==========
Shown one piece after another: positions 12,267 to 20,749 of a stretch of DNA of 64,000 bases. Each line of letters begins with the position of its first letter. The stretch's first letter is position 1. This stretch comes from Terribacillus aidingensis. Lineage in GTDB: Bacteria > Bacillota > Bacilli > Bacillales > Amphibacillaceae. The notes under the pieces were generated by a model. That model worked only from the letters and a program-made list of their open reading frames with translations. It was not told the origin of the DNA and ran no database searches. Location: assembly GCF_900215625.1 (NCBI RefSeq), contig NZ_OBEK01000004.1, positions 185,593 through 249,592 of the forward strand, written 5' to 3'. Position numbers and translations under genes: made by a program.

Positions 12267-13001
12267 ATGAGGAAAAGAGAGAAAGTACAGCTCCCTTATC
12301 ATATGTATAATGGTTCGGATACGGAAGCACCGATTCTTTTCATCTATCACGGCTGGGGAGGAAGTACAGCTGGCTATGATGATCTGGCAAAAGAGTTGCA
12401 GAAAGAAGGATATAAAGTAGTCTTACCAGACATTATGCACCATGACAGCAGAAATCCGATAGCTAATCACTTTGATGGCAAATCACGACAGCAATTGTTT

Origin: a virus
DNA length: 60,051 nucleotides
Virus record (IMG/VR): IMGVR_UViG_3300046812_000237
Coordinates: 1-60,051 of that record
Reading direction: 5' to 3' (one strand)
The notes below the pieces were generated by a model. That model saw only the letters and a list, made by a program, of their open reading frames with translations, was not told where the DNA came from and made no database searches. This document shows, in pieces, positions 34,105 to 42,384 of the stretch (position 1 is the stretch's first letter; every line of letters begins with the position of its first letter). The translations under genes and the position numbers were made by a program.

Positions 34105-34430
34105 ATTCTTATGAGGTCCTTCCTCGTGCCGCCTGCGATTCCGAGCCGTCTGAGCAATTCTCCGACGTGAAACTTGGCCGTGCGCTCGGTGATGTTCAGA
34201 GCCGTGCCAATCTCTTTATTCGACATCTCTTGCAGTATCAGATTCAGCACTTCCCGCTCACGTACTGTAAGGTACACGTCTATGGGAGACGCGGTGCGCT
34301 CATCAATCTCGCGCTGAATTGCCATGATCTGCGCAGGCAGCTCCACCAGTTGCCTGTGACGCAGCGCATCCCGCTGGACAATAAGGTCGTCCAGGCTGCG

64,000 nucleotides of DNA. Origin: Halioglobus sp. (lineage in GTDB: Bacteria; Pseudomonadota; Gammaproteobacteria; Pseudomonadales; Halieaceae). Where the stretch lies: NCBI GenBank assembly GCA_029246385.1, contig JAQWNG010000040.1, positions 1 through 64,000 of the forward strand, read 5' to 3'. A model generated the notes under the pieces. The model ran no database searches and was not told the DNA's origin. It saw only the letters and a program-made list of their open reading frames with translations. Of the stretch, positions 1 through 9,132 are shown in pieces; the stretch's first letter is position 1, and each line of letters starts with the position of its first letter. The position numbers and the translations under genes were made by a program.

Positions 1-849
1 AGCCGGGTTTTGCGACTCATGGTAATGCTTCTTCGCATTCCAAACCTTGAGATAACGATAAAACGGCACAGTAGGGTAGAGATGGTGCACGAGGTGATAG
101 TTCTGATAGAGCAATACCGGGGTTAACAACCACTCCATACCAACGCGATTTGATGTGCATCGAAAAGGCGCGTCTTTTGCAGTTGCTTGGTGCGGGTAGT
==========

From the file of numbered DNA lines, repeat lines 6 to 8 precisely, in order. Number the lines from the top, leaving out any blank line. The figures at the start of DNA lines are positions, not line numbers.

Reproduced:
Origin: a virus
DNA length: 60,051 nucleotides
Virus record (IMG/VR): IMGVR_UViG_3300046812_000237